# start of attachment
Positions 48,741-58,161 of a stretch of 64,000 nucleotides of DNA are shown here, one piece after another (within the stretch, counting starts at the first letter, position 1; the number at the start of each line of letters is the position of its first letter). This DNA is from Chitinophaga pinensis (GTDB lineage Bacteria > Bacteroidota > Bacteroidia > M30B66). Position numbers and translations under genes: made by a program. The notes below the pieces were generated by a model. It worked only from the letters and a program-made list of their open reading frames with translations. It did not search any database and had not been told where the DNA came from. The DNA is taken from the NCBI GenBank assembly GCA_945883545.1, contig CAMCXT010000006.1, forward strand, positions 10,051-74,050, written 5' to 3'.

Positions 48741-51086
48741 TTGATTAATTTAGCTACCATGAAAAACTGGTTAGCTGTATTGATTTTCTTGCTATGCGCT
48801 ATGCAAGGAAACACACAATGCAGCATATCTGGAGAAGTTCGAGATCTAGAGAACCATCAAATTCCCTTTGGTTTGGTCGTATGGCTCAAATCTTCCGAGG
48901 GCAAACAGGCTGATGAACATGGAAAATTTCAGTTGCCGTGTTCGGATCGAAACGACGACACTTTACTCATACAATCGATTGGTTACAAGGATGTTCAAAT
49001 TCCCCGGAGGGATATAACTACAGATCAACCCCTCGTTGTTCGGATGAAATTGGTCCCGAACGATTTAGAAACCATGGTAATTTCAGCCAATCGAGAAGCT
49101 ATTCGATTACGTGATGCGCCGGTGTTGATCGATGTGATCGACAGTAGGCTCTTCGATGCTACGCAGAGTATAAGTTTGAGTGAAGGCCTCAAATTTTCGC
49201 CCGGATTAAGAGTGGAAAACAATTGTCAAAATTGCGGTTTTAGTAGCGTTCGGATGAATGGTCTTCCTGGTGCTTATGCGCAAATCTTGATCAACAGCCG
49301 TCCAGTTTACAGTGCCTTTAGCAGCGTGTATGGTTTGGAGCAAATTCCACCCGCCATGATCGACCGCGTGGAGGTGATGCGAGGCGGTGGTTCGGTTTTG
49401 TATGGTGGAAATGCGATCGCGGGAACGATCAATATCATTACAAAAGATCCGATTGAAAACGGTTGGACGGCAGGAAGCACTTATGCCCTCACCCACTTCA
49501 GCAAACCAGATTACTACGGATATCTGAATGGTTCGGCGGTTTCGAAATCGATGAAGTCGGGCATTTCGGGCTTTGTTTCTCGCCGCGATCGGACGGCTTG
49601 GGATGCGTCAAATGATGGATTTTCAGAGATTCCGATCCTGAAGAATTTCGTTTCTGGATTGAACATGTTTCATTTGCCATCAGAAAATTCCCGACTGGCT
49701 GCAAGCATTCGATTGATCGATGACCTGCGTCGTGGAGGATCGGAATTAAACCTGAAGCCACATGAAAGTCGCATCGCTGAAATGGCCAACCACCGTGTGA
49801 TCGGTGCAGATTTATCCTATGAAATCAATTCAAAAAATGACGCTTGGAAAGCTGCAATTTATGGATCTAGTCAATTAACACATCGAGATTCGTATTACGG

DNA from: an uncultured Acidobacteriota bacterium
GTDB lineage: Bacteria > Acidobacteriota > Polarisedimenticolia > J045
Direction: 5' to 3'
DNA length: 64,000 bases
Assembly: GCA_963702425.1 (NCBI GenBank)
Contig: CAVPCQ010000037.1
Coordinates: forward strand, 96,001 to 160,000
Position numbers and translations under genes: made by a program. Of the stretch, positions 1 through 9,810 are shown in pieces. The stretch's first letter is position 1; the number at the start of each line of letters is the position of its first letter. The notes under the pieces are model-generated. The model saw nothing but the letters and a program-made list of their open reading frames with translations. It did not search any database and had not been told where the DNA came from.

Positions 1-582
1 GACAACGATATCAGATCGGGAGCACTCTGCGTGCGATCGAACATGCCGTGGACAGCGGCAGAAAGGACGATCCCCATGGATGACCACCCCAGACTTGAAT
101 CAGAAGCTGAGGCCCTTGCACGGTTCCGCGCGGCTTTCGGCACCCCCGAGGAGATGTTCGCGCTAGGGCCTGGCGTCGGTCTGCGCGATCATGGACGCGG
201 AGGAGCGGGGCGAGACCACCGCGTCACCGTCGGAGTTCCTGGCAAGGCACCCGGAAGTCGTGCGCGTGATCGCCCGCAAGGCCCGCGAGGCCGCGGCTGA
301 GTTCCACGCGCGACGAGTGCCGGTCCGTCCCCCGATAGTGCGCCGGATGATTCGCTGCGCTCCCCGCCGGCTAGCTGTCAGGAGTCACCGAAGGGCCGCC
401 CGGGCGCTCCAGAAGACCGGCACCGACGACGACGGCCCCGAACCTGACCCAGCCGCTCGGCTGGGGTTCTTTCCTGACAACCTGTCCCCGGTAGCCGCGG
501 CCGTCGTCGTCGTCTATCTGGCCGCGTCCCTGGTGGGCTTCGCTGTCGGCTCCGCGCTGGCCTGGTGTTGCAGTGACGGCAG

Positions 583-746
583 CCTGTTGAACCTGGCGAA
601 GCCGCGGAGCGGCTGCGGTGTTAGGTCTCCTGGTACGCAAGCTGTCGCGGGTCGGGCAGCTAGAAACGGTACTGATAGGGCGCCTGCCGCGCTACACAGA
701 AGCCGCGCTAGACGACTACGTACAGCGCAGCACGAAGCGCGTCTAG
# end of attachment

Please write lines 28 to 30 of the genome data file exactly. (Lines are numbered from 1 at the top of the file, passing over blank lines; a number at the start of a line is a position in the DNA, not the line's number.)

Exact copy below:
401 CGGGCGCTCCAGAAGACCGGCACCGACGACGACGGCCCCGAACCTGACCCAGCCGCTCGGCTGGGGTTCTTTCCTGACAACCTGTCCCCGGTAGCCGCGG
501 CCGTCGTCGTCGTCTATCTGGCCGCGTCCCTGGTGGGCTTCGCTGTCGGCTCCGCGCTGGCCTGGTGTTGCAGTGACGGCAG

Positions 583-746